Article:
More importantly, both the Application Judge and the Court of Appeal found that while directors and officers are entitled to the benefit of a presumption of good faith, that presumption was rebuttable, if a strong prima facia case could be established. If so established, it would remove the entitlement to advancement of defence costs.

The Court of Appeal affirmed that Look had made a strong prima facia case that the directors and officers had acted in bad faith by using a share value of $0.40 per share when the actual market value was $0.20 per share. The $0.40 per share price had no relationship to market value, was contrary to the terms of the SARs and the option plans and was not determined in consultation with an outside expert such as an actuary or valuation expert. The result was that it conferred personal benefits on the directors and officers of approximately $9 million largely at the expense of the corporation.

Furthermore, the Court noted that the retainer payments to the three law firms were made contemporaneously with these payments having been received.

This resulted in three significant findings:

1. The entitlement of directors and officers to an advancement of defence costs must be decided on the basis of the overriding language of section 124(4) of the Canadian Business Corporations Act and with reference to the by-laws of the corporation. Advancement of defence costs should only occur where the directors and officers have acted honestly and in good faith with a view to the best interests of the corporation. They are presumed to have acted in that fashion.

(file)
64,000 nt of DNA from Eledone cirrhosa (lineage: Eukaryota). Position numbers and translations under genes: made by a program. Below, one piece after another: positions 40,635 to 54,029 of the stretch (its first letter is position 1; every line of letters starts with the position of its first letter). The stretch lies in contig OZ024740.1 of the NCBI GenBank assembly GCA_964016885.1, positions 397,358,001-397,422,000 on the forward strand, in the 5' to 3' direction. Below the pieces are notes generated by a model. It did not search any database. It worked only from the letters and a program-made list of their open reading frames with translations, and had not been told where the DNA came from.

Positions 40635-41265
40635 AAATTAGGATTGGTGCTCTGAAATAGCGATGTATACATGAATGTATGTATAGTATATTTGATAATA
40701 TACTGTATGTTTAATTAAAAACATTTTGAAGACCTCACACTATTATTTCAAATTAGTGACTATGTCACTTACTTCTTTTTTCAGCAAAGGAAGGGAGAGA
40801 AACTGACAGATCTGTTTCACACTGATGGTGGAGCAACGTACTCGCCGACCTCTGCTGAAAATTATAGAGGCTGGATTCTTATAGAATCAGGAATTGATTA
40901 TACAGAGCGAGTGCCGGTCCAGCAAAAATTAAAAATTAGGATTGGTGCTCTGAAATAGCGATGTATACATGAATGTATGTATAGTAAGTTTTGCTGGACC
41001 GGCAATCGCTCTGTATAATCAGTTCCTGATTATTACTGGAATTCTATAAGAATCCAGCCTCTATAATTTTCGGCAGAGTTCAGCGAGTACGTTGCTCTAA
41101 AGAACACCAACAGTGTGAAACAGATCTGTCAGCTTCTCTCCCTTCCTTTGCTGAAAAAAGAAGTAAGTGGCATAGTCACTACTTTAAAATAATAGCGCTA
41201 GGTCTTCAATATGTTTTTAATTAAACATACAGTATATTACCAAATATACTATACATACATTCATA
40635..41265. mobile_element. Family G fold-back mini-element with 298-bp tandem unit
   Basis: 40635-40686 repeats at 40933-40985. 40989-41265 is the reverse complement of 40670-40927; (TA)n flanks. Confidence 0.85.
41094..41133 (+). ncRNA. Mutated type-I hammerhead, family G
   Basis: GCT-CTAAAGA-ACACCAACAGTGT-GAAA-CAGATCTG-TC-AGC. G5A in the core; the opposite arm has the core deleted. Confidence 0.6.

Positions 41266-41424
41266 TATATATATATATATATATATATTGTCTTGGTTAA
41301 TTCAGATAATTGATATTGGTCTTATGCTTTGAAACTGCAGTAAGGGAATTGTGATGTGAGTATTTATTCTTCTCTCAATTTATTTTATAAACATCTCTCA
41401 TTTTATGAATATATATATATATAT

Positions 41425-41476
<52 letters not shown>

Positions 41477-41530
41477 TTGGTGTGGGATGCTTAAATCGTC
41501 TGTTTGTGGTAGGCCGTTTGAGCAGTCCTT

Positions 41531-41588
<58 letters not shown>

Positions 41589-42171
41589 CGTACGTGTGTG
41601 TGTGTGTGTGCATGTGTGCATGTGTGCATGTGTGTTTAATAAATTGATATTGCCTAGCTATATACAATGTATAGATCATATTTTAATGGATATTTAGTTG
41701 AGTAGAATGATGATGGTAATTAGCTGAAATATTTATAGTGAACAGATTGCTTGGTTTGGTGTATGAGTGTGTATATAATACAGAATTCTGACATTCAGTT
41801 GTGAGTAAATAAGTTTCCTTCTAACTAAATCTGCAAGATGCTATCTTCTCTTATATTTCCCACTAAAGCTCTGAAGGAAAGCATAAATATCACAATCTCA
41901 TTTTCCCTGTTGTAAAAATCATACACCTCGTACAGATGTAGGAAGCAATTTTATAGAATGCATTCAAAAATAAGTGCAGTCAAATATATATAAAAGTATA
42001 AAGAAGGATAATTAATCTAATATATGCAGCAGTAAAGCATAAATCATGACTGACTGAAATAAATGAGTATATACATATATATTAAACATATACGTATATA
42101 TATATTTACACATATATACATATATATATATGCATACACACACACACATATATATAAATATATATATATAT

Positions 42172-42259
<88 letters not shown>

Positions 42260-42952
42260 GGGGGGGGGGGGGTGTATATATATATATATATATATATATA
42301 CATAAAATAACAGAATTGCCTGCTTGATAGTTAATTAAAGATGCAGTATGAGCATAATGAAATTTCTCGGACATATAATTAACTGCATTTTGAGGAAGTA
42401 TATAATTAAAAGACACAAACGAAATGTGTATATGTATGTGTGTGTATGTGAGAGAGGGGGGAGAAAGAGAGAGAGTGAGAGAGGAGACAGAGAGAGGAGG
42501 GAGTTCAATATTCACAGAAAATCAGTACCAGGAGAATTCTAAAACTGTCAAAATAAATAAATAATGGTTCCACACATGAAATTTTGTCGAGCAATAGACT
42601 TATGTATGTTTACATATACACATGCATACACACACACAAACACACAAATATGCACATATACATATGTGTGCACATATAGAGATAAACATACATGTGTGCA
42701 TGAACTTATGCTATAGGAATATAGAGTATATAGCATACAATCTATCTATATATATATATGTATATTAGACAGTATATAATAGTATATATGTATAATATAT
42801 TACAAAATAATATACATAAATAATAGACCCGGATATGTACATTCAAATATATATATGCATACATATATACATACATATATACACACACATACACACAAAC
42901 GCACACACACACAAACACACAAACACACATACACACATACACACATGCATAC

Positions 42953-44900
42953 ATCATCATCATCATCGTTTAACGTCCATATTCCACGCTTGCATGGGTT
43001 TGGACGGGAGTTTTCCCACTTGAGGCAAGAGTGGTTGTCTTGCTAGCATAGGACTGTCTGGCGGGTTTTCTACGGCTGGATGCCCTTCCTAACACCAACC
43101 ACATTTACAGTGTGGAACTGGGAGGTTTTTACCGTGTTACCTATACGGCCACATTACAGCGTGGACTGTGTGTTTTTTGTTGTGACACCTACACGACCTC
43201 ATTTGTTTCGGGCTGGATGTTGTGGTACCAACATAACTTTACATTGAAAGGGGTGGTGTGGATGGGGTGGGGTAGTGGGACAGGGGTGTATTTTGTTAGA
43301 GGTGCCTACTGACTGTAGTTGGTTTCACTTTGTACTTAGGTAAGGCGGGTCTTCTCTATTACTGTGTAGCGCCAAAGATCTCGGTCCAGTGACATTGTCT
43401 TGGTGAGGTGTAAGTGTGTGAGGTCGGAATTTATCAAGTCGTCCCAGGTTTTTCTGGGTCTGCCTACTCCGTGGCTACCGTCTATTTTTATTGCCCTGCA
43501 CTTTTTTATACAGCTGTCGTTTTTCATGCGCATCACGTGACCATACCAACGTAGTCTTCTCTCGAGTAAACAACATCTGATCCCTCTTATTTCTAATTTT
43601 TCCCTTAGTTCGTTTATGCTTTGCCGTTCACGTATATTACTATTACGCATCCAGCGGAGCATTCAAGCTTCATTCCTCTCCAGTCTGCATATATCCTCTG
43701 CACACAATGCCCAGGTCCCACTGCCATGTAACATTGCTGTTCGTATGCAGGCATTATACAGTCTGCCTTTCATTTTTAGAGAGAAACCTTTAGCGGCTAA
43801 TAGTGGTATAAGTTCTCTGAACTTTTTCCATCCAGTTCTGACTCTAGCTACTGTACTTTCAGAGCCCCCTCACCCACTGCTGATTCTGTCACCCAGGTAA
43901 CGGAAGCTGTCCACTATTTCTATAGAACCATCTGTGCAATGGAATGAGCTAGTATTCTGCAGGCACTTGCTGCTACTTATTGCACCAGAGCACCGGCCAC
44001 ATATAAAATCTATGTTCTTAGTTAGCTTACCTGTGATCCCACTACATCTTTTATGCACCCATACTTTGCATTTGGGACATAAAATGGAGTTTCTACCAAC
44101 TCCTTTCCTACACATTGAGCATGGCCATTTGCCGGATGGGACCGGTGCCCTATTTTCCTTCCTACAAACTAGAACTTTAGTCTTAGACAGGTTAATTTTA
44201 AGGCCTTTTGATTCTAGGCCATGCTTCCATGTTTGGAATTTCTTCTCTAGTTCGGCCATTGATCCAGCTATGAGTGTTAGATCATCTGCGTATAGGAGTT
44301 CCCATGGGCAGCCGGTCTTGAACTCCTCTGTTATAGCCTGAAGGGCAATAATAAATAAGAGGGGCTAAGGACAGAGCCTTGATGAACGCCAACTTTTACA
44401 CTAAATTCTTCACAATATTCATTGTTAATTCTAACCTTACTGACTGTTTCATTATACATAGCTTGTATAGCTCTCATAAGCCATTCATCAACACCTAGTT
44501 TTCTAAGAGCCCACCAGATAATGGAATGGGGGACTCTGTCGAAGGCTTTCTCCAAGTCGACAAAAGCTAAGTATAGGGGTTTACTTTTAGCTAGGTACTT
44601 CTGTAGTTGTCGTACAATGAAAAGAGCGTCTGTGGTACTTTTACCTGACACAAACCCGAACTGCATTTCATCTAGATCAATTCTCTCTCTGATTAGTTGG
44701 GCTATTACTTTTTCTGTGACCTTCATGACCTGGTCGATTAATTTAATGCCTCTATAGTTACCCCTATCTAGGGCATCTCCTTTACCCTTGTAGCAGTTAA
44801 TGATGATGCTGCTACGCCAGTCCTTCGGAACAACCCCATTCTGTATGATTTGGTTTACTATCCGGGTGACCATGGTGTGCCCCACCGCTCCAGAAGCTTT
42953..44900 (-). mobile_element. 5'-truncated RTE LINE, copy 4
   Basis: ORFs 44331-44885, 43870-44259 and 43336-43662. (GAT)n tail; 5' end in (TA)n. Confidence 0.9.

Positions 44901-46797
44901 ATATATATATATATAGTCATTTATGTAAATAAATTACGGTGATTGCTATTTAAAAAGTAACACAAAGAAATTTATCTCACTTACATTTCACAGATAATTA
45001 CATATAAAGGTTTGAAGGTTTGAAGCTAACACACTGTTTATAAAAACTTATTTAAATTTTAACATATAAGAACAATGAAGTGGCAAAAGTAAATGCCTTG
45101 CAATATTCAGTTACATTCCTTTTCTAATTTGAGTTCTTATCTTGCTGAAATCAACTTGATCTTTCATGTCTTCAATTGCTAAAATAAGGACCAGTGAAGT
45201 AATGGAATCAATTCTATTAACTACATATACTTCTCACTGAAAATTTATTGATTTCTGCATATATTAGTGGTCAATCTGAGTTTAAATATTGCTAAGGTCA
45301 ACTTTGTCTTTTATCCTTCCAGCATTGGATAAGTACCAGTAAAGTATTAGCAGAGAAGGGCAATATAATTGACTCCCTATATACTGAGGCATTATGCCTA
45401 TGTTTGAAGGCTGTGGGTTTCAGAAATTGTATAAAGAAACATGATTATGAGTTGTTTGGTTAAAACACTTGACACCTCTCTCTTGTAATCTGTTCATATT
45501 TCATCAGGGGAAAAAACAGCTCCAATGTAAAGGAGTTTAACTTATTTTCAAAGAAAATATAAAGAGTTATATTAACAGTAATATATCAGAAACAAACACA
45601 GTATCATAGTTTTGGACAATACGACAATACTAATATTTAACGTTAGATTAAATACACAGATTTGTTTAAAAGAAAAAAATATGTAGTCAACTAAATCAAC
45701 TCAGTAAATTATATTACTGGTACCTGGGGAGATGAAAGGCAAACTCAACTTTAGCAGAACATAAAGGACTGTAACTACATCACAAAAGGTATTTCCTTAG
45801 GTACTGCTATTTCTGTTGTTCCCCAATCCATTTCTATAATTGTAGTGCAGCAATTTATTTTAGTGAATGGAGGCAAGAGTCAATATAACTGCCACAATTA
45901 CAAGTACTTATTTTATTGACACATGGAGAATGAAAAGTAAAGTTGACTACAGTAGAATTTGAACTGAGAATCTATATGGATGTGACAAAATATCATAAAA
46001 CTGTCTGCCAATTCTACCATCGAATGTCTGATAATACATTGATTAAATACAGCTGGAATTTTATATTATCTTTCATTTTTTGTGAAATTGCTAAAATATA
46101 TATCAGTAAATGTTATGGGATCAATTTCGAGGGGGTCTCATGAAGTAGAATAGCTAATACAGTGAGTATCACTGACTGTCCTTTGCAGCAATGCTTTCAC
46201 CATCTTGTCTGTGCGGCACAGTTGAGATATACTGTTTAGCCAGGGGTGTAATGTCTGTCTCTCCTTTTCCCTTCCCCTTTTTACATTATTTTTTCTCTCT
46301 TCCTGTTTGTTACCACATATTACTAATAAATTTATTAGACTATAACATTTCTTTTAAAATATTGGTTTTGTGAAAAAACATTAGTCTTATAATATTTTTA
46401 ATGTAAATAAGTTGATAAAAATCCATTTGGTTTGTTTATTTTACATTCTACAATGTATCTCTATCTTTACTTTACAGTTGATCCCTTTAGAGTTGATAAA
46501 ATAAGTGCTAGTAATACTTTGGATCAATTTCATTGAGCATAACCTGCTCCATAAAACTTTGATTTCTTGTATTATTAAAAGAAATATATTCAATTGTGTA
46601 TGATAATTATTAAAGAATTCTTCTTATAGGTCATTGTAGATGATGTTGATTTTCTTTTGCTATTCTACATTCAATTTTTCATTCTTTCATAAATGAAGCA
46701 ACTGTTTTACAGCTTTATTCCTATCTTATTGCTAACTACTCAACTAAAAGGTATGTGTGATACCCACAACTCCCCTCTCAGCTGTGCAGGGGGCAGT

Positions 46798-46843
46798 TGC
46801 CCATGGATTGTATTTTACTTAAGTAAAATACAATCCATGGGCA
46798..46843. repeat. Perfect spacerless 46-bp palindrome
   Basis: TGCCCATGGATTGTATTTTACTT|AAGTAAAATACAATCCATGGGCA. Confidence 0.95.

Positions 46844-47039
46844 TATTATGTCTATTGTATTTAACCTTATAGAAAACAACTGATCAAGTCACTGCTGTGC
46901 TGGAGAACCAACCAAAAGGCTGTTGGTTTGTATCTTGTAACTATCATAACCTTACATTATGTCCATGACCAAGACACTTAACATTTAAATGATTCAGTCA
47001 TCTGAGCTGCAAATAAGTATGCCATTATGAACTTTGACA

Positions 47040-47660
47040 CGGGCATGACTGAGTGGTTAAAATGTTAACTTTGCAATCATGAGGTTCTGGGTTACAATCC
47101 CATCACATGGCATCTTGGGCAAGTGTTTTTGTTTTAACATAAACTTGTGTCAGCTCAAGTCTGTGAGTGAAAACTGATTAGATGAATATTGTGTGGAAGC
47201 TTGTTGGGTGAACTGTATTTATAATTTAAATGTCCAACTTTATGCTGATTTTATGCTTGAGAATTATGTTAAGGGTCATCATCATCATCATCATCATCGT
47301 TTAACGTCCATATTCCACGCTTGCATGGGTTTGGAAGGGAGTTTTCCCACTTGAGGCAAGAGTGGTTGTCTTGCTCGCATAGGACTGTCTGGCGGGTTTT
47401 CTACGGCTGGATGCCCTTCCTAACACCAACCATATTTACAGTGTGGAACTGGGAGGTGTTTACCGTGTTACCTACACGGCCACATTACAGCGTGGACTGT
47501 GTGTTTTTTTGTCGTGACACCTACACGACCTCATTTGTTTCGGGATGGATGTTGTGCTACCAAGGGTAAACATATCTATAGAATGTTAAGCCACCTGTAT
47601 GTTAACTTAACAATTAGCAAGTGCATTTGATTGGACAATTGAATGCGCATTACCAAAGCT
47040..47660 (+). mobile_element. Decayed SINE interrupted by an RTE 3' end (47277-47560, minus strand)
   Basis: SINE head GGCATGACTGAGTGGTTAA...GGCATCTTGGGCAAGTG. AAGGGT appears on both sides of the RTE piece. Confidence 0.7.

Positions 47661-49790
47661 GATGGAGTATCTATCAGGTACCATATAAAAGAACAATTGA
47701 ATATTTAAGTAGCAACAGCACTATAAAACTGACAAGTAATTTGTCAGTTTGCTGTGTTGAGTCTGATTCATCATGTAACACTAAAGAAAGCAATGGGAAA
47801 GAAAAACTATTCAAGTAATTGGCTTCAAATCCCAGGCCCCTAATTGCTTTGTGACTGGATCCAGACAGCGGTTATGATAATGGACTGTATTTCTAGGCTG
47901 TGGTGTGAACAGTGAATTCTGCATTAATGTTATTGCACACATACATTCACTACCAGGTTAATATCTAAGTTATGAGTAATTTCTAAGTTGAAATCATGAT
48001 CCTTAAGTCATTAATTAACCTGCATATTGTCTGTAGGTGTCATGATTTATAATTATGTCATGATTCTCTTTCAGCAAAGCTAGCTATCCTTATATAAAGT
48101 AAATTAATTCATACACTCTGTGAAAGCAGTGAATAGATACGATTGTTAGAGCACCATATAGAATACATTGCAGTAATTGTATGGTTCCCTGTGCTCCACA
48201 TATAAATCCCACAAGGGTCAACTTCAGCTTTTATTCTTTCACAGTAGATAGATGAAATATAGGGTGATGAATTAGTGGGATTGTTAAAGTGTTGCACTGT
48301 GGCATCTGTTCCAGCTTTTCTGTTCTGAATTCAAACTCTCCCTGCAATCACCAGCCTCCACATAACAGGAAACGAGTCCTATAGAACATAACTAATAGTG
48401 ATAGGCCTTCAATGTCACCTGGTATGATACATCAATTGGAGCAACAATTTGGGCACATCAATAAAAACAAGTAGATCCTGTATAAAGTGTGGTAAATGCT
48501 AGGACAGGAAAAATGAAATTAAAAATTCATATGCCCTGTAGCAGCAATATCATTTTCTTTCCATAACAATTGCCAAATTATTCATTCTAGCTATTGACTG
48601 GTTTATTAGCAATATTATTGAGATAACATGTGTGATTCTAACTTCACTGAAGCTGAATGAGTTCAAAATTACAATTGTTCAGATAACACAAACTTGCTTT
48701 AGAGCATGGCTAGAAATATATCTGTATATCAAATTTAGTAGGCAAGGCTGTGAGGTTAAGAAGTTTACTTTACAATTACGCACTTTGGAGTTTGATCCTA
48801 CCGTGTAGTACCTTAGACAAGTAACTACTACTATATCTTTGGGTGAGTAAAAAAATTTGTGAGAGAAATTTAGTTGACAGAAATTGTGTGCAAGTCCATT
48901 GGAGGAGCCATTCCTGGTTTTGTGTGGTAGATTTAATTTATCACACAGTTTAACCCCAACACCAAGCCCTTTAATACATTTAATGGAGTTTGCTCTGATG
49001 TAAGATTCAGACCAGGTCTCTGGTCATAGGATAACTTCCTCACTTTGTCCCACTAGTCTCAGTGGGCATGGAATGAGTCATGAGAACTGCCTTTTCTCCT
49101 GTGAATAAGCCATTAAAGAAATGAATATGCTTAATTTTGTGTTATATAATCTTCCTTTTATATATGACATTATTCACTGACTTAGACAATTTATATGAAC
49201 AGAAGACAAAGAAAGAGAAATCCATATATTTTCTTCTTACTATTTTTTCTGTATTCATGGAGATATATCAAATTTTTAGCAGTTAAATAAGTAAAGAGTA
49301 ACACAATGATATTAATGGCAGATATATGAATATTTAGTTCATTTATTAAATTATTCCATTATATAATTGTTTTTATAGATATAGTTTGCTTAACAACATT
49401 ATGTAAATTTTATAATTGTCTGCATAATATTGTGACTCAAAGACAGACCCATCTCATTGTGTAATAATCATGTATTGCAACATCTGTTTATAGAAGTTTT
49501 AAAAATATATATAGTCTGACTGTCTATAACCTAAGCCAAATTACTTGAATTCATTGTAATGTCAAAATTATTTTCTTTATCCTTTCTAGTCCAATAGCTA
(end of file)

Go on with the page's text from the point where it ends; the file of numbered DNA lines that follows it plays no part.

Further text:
2. By its very nature, a request for advance funding invites a preliminary assessment of the merits of the case. Any such assessment is indeed preliminary and does not bind the parties for the purpose of the underlying action.

3. While the directors and officers are entitled to the presumption of good faith as directors and officers, the corporation can lead evidence to rebut that presumption. If there is a strong prima facia case demonstrating bad faith on the part of the directors and officers, the advancement of defence costs will be denied. The strong prima facia case test strikes a balance between providing adequate protections against improper conduct by directors and officers and providing incentive to the company to attract strong candidates who foster entrepreneurialism and encourage responsible behaviour.

Given that the Supreme Court of Canada very recently refused to hear the appeal of the directors and officers, the Look Communications decision may well be heavily relied upon as the seminal case on advancement of defence costs across Canada.

Of course, there may also be considerations flowing from a directors and officers liability policy that may impact on decisions of this nature. Therefore, each case should be reviewed based upon its own facts including the precise wording of the by-laws of the corporation and any directors and officers liability policy. That said, the language in the legislation appears clear and the requirement for directors and officers to always to act in the best interest of the corporation will remain sacrosanct.

The content of this article is intended to provide a general guide to the subject matter. Specialist advice should be sought about your specific circumstances.

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Don McGarvey, Q.C.